If you've been squatting and lunging your ass off but have stopped seeing improvement in the way your rear appears, you're not alone. These exercises are great, but they’ll only get you so far. As far as muscle groups go, the glutes are notoriously difficult to train.
The reasons are simple: most people (especially women) tend to store weight around the hips, thighs and butt.
Another reason: your rear-end is made up of many, many muscles, and while these exercises hit the big ones, they don’t always target the others — and to get aesthetically and functionally optimal hindquarters, you have to target them all.
The gluteal muscle group is comprised of three main muscles:
The gluteus maximus: The biggest muscle in your body. Used to move your hip and thigh.
The gluteus medius: Partially covered by the gluteus maximus. Used to rotate your thigh laterally.
The gluteus minimus: The smallest glute muscle of the big three. Used to facilitate medial rotation (i.e. inward rotation) of the thigh, as well as hip abduction (i.e. outward movement) and stabilization.
In addition to these larger glute muscles, there are some smaller muscles that affect the appearance of your behind and functionality of your body. These muscles are located deeper in the buttocks and the primary purpose of most of them is to rotate your femur (thigh) and/or hip.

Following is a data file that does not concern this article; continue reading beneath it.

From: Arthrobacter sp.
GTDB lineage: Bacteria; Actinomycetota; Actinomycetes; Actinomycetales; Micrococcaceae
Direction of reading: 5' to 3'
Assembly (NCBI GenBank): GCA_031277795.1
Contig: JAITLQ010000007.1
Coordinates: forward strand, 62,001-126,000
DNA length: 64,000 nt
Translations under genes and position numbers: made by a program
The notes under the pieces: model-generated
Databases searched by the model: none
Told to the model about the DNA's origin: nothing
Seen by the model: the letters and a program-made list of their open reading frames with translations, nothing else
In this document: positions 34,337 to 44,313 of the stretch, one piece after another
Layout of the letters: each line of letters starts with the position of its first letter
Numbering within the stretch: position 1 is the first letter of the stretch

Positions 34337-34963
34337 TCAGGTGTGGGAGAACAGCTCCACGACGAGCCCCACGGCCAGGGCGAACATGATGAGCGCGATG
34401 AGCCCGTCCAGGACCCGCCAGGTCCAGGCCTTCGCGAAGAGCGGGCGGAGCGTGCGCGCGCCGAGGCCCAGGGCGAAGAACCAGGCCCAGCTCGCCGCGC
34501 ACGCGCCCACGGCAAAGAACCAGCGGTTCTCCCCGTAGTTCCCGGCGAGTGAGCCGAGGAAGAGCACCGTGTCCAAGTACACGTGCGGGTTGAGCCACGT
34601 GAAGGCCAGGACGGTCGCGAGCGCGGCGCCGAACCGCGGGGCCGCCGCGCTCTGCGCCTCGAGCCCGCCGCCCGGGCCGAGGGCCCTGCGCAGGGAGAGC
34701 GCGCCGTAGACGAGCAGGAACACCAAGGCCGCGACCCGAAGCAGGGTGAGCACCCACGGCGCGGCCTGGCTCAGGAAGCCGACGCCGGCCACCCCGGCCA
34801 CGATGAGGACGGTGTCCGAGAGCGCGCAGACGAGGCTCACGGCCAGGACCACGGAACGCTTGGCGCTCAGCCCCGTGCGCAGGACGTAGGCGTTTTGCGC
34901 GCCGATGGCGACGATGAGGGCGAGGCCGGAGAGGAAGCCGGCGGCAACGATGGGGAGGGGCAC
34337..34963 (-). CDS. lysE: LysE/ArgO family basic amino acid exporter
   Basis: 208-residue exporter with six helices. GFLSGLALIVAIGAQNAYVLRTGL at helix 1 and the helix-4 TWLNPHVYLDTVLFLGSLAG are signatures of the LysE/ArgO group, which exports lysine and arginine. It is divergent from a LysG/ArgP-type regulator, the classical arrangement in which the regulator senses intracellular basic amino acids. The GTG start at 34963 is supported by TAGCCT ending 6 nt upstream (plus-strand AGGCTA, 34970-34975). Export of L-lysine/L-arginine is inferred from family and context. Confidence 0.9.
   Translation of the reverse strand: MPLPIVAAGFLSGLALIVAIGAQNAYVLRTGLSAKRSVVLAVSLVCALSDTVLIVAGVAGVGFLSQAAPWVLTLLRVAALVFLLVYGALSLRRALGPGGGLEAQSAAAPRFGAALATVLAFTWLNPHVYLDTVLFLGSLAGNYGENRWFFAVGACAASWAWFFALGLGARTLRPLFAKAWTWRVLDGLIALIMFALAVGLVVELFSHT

The muscles include:
The tensor fascia lata: Encircles the thigh and works with the gluteus medius and minimus to medially rotate and abduct the femur.
The piriformis: Located behind the gluteus maximus. Used to laterally rotate the hip, leg and foot.
The superior gemellus: Used to laterally rotate the thigh. Also aids in abduction of the thigh when flexed.
The inferior gemellus: Used to rotate hip laterally. Also, helps stabilize the hip.
The quadratus femoris: Used to rotate and adduct (i.e. move inward) the thigh. Also used to provide stabilization of the femoral head.
The obturator internus: Used to laterally rotate the thigh sideways. Also aids in hip joint stabilization.
The obturator externus: Used to rotate the thigh externally when the hip is flexed at 90 degrees in a neutral position. Also adducts the hip when hip is flexed.
Like we said, you’ve got to train all these muscles to get your best booty. It’s about more than appearance too: training your glutes using a variety of exercises and a variety of approaches will also help your whole body move better.
Standard glute exercises target mainly the three big movers, and while some of the smaller muscles are worked, they are secondary or tertiary movers. Still, it is your glute grouping as a whole that helps to properly stabilize your spine, hips and knees — and a lot of this stabilizing power comes from the deeper, smaller muscles. When these muscles are weak, your body is weak and more susceptible to injury.
It’s time to show the little guys some TLC — and it begins with revolutionizing your approach to glute training. Yes, keep the classics like squats and lunges and don’t forsake your weights, but you’re also going to want to broaden your horizons in terms of movements and equipment. Include isolated and unilateral exercises in your training, as well as targeted workout equipment like Booty Bands.
The isolated movements will target the smaller, stabilizing muscles, and the unilateral movements will work on one side of your body at a time, thereby allowing you to remedy any massive muscle imbalances. Combine this refined approach to training with the beauty of Booty Bands, which will hone in on all those little muscles, and you’ll strengthen your stabilizing muscles while creating a more functional body: a sexier, stronger and healthier body. It’s the total package, and it’s what we all want.
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